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Thread: Anybody here actually collect Unix stuff?

  1. #171
    Join Date
    Mar 2006
    Location
    Salt Lake City, UT, USA
    Posts
    333

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    Quote Originally Posted by EtchedPixels View Post
    [...] Your scheme sounds rather close to VNC.
    That's a really good observation. Are there any open source VNC implementations out there that could be hacked upon?

  2. #172
    Join Date
    Sep 2006
    Location
    Silicon Valley
    Posts
    1,992

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    Quote Originally Posted by legalize View Post
    That's a really good observation. Are there any open source VNC implementations out there that could be hacked upon?
    https://github.com/TigerVNC/tigervnc

    which is driving me nuts right now because I can't get it to work between a Fedora 30 box running MATE and OS X

  3. #173

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    Quote Originally Posted by legalize View Post
    Are there any open source VNC implementations out there that could be hacked upon?
    The protocol itself is dead simple, so it might be just fine to start from scratch.

  4. #174
    Join Date
    May 2011
    Location
    Outer Mongolia
    Posts
    1,465

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    The original VNC was licensed under the GNU license, which of course means any direct derivative also is.

  5. #175

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    Sun's OEM partners produced Wi-Fi notebook versions of Sun Ray:

    Comet 12 - Sun Ray 12" notebook produced by General Dynamics
    Comet 15 - Sun Ray 15" notebook produced by General Dynamics
    Jasper 320 - Sun Ray 2 notebook produced by Naturetech
    Amber 808 - Sun Ray 2 tablet produced by Naturetech
    Opal 608 - Sun Ray 2 tablet produced by Naturetech
    Gobi 7 - Sun Ray 2 notebook produced by Aimtec
    Gobi 8 - Sun Ray 2 notebook with 3G support produced by Aimtec
    Ultra ThinPad - Sun Ray 2 notebook produced by Arima
    Ultra ThinTouch - Sun Ray 2 tablet produced by Arima
    UltraSlim - Sun Ray 2 variant produced by Arima
    Tadpole M1400 - Sun Ray 2 notebook with 3G support produced by Tadpole

  6. #176

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    Quote Originally Posted by ClassicHasClass View Post
    Today's arrival: a Sun Ray 2-compatible Tadpole M1400
    There some on eBay dot com. Priced around 100-150 USD + S/H. Brand new.

  7. #177

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    Latest SunRay to arrive is a Gobi7 that thinks it's a Gobi8 (also MIPS based). With some hacking to jOpenRay (renaming it to "kOpenRay") to deal with the Gobis lying about their source IP and to autodetect the native device resolution, we can play Tetris (served from my Raptor Talos II running the Java server). The Gobi7 is on the left, the Tadpole M1400 is on the right.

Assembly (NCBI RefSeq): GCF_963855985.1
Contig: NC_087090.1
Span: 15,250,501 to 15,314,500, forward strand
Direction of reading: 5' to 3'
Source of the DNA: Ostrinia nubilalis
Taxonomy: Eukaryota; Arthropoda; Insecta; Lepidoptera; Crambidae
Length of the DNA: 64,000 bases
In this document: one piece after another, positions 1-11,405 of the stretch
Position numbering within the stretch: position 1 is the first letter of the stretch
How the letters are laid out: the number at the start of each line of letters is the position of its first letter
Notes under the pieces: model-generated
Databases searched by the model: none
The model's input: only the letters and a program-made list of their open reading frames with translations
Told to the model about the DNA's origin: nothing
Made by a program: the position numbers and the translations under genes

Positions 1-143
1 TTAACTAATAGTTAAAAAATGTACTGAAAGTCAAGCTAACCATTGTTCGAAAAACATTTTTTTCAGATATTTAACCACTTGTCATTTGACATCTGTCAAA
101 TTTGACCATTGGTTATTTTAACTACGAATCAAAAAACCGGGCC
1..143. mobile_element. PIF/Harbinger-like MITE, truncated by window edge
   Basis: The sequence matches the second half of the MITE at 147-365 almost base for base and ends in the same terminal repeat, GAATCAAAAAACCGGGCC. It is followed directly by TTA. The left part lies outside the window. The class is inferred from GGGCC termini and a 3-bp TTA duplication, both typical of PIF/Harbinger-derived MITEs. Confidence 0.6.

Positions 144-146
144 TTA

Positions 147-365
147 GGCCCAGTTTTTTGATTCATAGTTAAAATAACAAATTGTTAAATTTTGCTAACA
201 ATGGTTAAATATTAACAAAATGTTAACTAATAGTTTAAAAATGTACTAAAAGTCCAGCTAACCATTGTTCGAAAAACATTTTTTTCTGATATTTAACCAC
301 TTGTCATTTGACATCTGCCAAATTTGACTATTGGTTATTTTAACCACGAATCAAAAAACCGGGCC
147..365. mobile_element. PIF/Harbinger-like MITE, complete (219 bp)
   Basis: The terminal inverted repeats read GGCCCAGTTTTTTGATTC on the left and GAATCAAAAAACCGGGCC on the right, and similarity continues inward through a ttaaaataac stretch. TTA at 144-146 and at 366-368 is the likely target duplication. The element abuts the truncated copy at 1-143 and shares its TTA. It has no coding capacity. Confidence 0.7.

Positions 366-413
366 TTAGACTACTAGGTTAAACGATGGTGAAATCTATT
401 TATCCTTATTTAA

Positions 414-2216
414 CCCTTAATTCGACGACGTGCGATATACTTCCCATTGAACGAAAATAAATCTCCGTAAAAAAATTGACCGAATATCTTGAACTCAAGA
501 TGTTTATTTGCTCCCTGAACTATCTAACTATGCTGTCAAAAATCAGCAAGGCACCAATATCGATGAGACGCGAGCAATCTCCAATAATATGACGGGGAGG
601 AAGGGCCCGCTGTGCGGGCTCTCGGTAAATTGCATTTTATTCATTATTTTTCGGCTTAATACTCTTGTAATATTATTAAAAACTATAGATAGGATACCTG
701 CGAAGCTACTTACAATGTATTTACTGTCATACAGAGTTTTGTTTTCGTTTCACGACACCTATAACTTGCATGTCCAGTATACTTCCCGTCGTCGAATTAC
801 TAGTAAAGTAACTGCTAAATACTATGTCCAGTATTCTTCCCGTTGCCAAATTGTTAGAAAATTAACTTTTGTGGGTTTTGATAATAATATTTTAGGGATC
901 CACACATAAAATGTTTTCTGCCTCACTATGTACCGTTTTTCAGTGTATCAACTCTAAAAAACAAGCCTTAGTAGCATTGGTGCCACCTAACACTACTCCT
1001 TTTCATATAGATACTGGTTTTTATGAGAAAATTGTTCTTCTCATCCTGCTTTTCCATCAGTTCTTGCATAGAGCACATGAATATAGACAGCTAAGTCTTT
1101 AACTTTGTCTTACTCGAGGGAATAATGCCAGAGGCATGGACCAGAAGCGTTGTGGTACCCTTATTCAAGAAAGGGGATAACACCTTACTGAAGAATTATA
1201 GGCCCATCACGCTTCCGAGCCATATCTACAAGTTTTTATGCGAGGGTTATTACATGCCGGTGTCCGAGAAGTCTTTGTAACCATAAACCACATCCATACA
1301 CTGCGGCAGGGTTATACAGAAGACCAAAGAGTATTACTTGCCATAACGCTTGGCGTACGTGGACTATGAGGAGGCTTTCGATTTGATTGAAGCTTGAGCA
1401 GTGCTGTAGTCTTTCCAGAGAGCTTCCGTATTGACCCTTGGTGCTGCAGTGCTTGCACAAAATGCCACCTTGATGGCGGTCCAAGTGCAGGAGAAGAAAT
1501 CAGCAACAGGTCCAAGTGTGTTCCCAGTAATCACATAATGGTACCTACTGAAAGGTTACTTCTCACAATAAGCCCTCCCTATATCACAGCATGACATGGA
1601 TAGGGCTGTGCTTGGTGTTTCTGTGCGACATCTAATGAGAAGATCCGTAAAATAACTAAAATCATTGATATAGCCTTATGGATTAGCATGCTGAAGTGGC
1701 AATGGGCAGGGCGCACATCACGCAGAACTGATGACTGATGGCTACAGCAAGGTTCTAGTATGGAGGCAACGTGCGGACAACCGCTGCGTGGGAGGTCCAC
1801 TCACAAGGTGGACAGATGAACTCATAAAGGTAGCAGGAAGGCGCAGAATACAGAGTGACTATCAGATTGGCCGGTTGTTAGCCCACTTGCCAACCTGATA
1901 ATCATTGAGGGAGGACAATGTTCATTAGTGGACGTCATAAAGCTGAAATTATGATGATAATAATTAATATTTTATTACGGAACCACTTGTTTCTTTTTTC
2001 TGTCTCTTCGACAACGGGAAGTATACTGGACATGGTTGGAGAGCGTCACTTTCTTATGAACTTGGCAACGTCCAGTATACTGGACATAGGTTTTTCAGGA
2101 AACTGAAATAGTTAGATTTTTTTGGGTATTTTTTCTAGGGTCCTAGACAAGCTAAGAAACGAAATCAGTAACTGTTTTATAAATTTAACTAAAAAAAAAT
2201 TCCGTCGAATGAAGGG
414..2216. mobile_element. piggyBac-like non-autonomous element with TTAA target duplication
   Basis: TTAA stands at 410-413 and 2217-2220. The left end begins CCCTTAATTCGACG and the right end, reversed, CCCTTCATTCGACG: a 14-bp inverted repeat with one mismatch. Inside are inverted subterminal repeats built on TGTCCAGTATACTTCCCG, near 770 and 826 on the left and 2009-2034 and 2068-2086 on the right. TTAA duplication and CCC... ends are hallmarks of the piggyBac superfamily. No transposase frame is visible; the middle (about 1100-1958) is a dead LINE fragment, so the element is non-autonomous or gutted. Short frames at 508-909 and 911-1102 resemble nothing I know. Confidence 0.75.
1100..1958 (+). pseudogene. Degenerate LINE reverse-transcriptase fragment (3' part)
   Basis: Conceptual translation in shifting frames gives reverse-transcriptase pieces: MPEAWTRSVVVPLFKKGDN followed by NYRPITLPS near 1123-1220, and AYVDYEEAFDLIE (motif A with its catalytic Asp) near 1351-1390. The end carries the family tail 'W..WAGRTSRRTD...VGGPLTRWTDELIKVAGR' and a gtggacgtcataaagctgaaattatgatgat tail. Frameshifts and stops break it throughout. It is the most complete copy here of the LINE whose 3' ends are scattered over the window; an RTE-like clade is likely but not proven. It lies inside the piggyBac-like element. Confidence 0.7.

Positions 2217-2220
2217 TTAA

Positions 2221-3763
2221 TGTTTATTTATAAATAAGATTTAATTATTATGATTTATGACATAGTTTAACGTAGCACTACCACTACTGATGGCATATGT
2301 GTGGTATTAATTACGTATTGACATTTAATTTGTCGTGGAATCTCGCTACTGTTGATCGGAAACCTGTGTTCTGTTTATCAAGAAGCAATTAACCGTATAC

The next thing to do is figure out why it generates so many UDP NAKs and to deal with the ssh implementation having weaksauce crypto.

    https://www.floodgap.com/iv/3839
    I use my C128 because I am an ornery, stubborn, retro grouch. -- Bob Masse
    Machine room updated for 2019!: http://www.floodgap.com/etc/machines.html

  8. #178

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    From where did you get the Gobi7? And how usable is it? for ssh on text-based console applications.

  9. #179

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    Currently not very. There are lots of graphical problems. It appears to have worked fine with jOpenRay on earlier JDKs on their tested SR2 system, but none of the three SunRay laptops I have work properly with jOpenRay or kOpenRay (mostly things that don't repaint). I'm improving this slowly.
    I use my C128 because I am an ornery, stubborn, retro grouch. -- Bob Masse
    Machine room updated for 2019!: http://www.floodgap.com/etc/machines.html

  10. #180

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    Quote Originally Posted by ivelegacy View Post
    I have a SunRay2, but to be honest it's not comfortable at all. The software is a mess about trying to support it on Linux.
    SunRays were the best. I had a large company of analog and digital chip designers using CAD applications with dual 1920x1200 monitors and it was fast, it felt like things were running on a local PC. I setup a 'desktop farm' with SunRays to distribute load across so many users.
    A SunRay running in Taiwan connecting to the East Coast of USA ran as if apps were local.. mouse and visuals very responsive (with over 200ms latency, ping times, on the network). Testing that same network connection with VNC and RDP without SunRay suffered with performance.
    At home, I would hook up 6 or more SunRays to present a single desktop across 12 monitors.. and it ran very well... including sound (playing mp3's, etc..). Playing videos/movies did not do so well though. Try doing all that directly with RDP or VNC!
    SunRays also had a 'Software'-based SunRay.. that can run on Windows or MacOSX.. and turn any system into a SunRay. The Software was good.. maybe slightly faster than regular RDP.. but nothing compared to the performance and responsiveness of the hardware SunRays.

    The OS on the host running the SunRay server does not really matter.. as you can ssh to a Linux node, X11 to a Linux node, XDMCP to UNIX and Linux systems, automatically RDP to a windows node (or RDP to Linux with Xrdp). The installation guide is clear on what is supported and the requirements it needs. It worked well out of box on Solaris 10, as well as Redhat/CentOS Linux (6.x in my last tests) and Ubuntu too. You may need to run a bit older versions of Linux.. but its just the SunRay server, have the user session access a display on another system.

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